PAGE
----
First Law of Thermodynamics

Heat flows from a substance with higher temperature to a substance of lower temperature. The one with the higher temperature loses heat and the one whose temperature is lower gains the heat. That is, the amount of heat lost is always equal to the amount of heat gained – thus, there is conservation of heat energy. If this conservation of heat energy is applied to thermal system, or to systems which involves temperature changes, a new law is formed which states that: The heat added to a system is equal to the sum of the change in the internal energy of the system and the external work done by the system.

This law suggests that, when heat is added to a system, the system does any or both of the following situations:

  1. the heat may be used to increase the system’s internal energy; and
  2. the heat may be used to do external work (work done by the system).

The first law of thermodynamics may be written mathematically as

\(\mathbf{\Delta Q = \Delta U + W}\),

where \(\Delta Q\) is the heat released or absorbed by the system, \(\Delta U\) is the change in the system’s internal energy, and W is the external work done by the system.

 

The above equation can also be written in terms of the change in internal energy when heat is added or removed in the system, or work is done by the system, or both. We have

 \(\mathbf{\Delta U = \Delta Q - W}.\)

The law differs in different thermodynamic processes. To know this, we must know first what are these different types of processes.


Thermodynamics and its Processes

Thermodynamics is the study of heat and its transformation into mechanical energy. These terms came from a Greek word which means movement of heat.

There are different processes involved in a thermodynamic system. These processes, also called as thermodynamic processes, may be described as any change in the values of the different quantities such as: pressure, volume, temperature, and quantity of a substance. These quantities are also known as state variables.

State variables describe the features of the system which is always the same at a certain state of a system. A state means that a system has specified values of pressure, temperature, volume, and amount of a substance.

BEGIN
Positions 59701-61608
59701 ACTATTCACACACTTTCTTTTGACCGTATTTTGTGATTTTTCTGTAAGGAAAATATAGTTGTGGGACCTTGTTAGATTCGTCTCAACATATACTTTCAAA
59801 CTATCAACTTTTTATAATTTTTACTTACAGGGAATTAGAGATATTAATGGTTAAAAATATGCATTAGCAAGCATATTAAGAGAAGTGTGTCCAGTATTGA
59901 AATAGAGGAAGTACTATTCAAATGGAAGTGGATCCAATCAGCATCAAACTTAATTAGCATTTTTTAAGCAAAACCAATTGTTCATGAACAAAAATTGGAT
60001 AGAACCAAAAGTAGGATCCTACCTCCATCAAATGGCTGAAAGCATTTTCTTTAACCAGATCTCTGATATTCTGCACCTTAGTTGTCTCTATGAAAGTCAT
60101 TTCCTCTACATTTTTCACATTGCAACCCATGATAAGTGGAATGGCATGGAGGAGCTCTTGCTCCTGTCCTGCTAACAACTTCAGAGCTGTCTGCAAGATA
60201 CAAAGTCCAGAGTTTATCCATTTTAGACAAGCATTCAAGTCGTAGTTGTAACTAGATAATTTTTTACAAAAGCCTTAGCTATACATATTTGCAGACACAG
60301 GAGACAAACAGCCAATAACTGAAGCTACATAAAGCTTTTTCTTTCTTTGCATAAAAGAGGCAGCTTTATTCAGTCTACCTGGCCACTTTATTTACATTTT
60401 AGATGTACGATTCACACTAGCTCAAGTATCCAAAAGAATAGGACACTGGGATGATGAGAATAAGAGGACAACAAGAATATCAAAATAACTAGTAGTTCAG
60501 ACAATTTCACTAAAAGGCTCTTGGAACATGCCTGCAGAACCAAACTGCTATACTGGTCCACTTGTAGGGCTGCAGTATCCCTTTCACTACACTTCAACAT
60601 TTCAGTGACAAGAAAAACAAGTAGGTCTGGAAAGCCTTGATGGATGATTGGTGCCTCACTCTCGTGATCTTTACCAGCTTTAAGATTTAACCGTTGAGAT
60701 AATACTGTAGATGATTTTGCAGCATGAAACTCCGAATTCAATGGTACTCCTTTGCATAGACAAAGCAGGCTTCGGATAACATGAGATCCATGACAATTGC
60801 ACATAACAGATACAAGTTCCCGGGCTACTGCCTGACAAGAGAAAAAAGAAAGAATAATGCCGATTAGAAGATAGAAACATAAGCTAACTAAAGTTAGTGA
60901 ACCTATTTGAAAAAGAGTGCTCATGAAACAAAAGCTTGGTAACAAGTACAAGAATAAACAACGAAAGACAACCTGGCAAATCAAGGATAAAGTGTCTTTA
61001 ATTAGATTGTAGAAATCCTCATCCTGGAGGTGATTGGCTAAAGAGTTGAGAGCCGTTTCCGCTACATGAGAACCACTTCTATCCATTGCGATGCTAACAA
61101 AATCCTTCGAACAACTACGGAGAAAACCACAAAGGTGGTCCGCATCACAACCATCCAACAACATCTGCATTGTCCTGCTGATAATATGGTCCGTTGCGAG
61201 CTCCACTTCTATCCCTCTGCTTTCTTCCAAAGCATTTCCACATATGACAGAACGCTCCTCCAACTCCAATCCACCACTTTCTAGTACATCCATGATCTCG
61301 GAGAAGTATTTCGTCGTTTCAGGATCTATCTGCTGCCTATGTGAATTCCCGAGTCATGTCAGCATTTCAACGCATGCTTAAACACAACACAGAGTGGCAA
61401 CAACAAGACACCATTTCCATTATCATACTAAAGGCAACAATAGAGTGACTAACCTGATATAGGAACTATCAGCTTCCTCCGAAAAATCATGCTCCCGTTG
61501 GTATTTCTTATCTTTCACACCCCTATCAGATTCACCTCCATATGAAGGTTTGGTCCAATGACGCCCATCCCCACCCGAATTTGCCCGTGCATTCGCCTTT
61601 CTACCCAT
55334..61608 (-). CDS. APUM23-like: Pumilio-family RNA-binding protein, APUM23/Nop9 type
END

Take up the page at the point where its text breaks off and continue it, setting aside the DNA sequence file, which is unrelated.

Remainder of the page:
A process may be reversible or irreversible. Reversible if the process can be done in the reverse direction and irreversible if the process cannot be made to go in the reverse direction. If series of changes will happen that may result to the return of the system to its initial state, the process is called cycle.


The next discussion is about the different thermodynamic processes:

Adiabatic Process

In this thermodynamic process, there’s no heat added or removed from the system. The work done on the system increases the internal energy of the system. Adiabatic wall is the wall of the system that does not permit the flow of heat through it while diathermic wall allows the heat to flow through it. Since \(\Delta Q = 0\), the mathematical expression for this process is: \(\Delta U + W = 0\) or it can be rewritten as \(\Delta U = -W\).


Isobaric Process

This process happens when the pressure in the system is constant. The heat added to the system is used to increase the thermal energy and do work. Mathematically, this can be expressed as: \(\Delta Q = \Delta U + P\Delta V\).


Isothermal Process

This process involves constant temperature and internal energy. Though temperature in the system remains the same, it still absorbs heat. The energy which is added to the system as heat is used to do work. Given that \(\Delta U = 0\), this process can be represented by the equation: \(\Delta Q = W\).

Isovolumetric or Isochoric Process

Isovolumetric process is a constant volume process. The volume of the system does not change, thus, no work is done on the system, \(W = 0\). The heat added to the system is used to increase the internal energy. The first law equation in this process is written as: \(\mathbf{\Delta Q = \Delta U}\).


Example 1.

A system absorbs energy of 500 J. How much is the change in the internal energy of the system if the work it does is 450 J?

Given:

\(\Delta Q\) = 500 J

W = 450 J

Solution:

We use the first law of thermodynamics equation to solve for the internal energy of the system. We have \( \mathbf{\Delta U = \Delta Q - W}\). Substitute all the given values,

\(\Delta U = 500\;J – 450\;J = 50\; J.\)

Thus, the change in internal energy of the system is 50 J,